Alzheimer’s leaves Byung-su permanently vulnerable, not least to self betrayal, rendering him unable to even recognise his enemy or remember why it was he seems to suspect him. Despite the inability to remember, Byung-su retains his instinctive suspicion of Tae-ju, but is unable to evade the possibility that his misgivings are a mix of self-projection and a more natural paternal wariness. His world is in constant shift between realities founded on imperfect memory. Not until he has faced the truth in all its ugliness can he hope to reorder his existence. The act of forgetting cannot solve all one’s problems – the absence of superficial pain merely provokes a kind of numbness while the root causes remain. Byung-su cannot kill the killer in himself, and is condemned to chase his own ghost through various unrealities until it finally catches up with him. Filled with (extremely) dark humour and oddly warm naturalistic detail, Memoir of a Murderer operates on a deeper level than it first might appear, stepping away from literal truths in favour of metaphorical ones but finding little of either.


Screened at the BFI London Film Festival 2017.

International trailer (English subtitles)

Cart (카트, Boo Ji-young, 2014)

cartUp until very recently, many of us lucky enough to live in nations with entrenched labour laws have had the luxury of taking them for granted. Mandated breaks, holidays, sick pay, strictly regulated working hours and overtime directives – we know our rights, and when we feel they’re being infringed we can go to our union representatives or a government ombudsman to get our grievances heard. If they won’t listen, we have the right to strike. Anyone who’s been paying attention to recent Korean cinema will know that this is not the case everywhere and even trying to join a union can not only lead to charges of communism and loss of employment but effective blacklisting too. Cart (카트), inspired by real events, is the story of one group of women’s attempt to fight back against an absurdly arbitrary and cruel system which forces them to accept constant mistreatment only to treat their contractual agreements with cavalier contempt.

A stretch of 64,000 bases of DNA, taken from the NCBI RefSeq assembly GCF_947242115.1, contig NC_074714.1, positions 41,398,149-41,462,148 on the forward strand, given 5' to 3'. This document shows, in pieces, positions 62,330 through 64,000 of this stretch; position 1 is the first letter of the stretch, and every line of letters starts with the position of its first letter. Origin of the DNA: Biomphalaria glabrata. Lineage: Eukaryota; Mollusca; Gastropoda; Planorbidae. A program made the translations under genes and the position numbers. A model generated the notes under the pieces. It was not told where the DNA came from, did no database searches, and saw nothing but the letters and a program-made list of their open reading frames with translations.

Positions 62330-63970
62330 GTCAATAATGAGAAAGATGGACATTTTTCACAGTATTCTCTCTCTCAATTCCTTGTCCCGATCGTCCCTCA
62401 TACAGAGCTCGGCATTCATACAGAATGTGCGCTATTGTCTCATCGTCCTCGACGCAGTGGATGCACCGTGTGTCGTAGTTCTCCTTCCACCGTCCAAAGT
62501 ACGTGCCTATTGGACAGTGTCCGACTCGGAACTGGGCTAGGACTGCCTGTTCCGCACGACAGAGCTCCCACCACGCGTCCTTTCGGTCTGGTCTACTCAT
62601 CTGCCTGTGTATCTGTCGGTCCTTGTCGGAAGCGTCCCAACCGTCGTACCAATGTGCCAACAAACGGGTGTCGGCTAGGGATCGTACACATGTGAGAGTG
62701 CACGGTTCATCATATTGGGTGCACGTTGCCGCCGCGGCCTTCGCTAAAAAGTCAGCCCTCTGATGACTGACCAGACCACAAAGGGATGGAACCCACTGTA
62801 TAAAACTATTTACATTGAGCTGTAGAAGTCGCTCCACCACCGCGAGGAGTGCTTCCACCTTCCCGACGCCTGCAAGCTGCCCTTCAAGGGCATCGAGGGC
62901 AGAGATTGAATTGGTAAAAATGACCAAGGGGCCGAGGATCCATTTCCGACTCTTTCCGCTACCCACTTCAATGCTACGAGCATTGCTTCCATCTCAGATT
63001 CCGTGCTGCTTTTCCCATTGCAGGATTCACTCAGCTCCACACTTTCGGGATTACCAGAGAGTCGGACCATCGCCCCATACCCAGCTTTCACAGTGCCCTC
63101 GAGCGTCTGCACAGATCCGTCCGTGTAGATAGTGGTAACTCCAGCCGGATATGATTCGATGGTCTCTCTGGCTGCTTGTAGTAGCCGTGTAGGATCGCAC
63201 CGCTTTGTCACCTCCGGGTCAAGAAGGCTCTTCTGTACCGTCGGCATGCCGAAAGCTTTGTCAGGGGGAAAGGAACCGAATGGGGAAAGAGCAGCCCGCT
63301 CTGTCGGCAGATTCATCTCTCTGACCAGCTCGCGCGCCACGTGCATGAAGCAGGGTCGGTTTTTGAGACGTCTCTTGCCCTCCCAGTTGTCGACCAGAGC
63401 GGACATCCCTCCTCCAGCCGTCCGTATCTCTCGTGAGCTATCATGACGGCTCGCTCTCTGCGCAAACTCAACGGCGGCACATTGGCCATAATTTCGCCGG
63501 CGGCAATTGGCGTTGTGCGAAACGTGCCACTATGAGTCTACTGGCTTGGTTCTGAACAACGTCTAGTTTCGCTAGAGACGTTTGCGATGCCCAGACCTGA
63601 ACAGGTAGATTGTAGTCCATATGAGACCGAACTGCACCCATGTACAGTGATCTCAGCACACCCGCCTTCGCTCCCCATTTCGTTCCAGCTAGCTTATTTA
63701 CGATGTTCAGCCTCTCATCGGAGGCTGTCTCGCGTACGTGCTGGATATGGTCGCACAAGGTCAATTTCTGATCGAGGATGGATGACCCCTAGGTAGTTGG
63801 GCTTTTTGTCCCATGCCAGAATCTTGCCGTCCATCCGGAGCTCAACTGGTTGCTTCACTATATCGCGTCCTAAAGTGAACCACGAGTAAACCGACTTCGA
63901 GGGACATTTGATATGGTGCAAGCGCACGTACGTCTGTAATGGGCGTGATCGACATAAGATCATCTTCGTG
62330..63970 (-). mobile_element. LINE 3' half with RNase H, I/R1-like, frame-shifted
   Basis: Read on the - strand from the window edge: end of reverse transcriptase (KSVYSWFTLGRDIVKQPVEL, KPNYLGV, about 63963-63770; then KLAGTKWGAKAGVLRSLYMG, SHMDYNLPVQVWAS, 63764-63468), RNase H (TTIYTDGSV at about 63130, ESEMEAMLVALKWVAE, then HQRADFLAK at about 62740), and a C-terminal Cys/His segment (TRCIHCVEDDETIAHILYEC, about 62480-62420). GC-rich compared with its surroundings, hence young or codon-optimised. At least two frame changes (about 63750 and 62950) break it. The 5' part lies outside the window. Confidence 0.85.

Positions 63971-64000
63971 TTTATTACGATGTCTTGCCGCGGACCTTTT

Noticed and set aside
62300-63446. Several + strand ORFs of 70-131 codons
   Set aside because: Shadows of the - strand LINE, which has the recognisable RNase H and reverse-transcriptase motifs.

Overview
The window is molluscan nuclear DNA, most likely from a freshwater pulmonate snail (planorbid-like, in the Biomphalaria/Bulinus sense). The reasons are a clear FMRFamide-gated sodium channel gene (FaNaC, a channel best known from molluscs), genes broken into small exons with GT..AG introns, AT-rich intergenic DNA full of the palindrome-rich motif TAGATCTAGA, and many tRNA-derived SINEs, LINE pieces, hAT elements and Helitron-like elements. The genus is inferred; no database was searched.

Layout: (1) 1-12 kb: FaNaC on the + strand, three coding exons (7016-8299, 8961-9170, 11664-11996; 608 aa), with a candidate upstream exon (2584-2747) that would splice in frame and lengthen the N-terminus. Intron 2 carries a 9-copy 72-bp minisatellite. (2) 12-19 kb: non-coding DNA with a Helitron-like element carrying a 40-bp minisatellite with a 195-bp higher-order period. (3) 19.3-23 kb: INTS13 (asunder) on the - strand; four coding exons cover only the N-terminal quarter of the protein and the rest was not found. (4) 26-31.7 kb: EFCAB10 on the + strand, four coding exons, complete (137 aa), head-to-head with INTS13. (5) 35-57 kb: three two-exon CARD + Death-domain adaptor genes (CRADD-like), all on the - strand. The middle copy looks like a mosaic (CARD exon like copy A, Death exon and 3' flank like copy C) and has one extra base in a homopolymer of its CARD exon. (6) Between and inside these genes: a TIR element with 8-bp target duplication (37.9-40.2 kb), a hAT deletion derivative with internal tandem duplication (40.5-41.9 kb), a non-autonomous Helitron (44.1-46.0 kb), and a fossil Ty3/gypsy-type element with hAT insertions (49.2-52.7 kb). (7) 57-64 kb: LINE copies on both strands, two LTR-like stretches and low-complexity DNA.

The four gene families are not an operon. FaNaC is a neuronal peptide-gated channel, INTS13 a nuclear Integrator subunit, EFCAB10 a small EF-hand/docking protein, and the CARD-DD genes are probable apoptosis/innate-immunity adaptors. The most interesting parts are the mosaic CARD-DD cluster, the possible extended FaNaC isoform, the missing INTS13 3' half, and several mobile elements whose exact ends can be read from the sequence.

Sun-hee (Yum Jung-ah) is a loyal employee at the Mart. She’s had zero penalty points for five whole years and has been told that she’s about to be transferred from a temp worker contract to a regular employee position. Run more like a cult than a supermarket, the Mart’s workers all wear pristine blue and white uniforms and recite the dramatic sounding company credo every morning, vowing to increase sales whilst honouring customer service, and are instructed to say “Welcome Beloved Customer!” to each and every visitor. Eager to take on extra overtime with no extra pay and always at the beck and call of brusque manager Choi (Lee Seung-joon), Sun-hee is respected by her colleagues but perhaps not always liked as her goody two-shoes persona both makes them look bad and encourages the management to continue taking advantage.

Sun-hee’s dreams are about to crumble when the evil corporate suits at HQ decide it would be cheaper to fire all the temp workers and use outsourced labour instead. Despite all her long years of hard work and sacrifice, not only is she not getting her secure position, she might not have a job at all. Some of the other women decide they’ve had enough with their poor working conditions and it’s worth taking the chance on forming a union to fight head office together. Sun-hee is reluctant but is eventually convinced to become one of the spokespeople, after all, if they won’t listen to miss five years no penalties, who will they listen to?